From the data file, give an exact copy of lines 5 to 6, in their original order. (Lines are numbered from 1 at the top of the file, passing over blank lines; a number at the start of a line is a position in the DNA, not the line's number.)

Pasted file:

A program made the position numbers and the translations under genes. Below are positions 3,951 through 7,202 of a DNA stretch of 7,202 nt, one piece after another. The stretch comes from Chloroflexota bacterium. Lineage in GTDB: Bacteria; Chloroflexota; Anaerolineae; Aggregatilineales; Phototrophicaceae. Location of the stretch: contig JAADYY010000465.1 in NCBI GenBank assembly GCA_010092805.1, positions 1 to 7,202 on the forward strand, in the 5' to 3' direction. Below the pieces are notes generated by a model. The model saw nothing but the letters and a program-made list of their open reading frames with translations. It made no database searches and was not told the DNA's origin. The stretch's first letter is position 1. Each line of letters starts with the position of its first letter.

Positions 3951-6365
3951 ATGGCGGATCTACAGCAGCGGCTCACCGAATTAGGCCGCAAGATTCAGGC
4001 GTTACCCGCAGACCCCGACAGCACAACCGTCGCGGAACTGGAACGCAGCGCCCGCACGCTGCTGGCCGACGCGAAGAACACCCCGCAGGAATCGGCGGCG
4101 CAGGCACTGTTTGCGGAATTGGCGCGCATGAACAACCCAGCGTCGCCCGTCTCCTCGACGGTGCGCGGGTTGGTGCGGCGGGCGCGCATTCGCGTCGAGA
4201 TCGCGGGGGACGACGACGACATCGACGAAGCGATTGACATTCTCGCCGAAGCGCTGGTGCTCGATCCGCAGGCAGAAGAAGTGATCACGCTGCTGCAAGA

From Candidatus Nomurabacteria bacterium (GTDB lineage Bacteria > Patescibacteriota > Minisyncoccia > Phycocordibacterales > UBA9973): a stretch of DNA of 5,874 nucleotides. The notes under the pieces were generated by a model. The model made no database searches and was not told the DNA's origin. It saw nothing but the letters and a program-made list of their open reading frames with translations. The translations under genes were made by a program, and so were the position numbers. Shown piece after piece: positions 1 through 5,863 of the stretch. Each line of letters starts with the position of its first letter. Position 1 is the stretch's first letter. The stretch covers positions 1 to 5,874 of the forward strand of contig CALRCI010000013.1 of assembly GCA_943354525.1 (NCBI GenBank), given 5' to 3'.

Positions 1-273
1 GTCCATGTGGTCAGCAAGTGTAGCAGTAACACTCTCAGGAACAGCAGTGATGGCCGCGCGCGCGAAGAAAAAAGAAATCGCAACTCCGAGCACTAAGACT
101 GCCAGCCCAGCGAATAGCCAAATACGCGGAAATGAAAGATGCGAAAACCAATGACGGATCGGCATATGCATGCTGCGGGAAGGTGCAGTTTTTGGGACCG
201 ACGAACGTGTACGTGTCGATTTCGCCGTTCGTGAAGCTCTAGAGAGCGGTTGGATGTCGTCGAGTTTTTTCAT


4101 CAGGCACTGTTTGCGGAATTGGCGCGCATGAACAACCCAGCGTCGCCCGTCTCCTCGACGGTGCGCGGGTTGGTGCGGCGGGCGCGCATTCGCGTCGAGA
4201 TCGCGGGGGACGACGACGACATCGACGAAGCGATTGACATTCTCGCCGAAGCGCTGGTGCTCGATCCGCAGGCAGAAGAAGTGATCACGCTGCTGCAAGA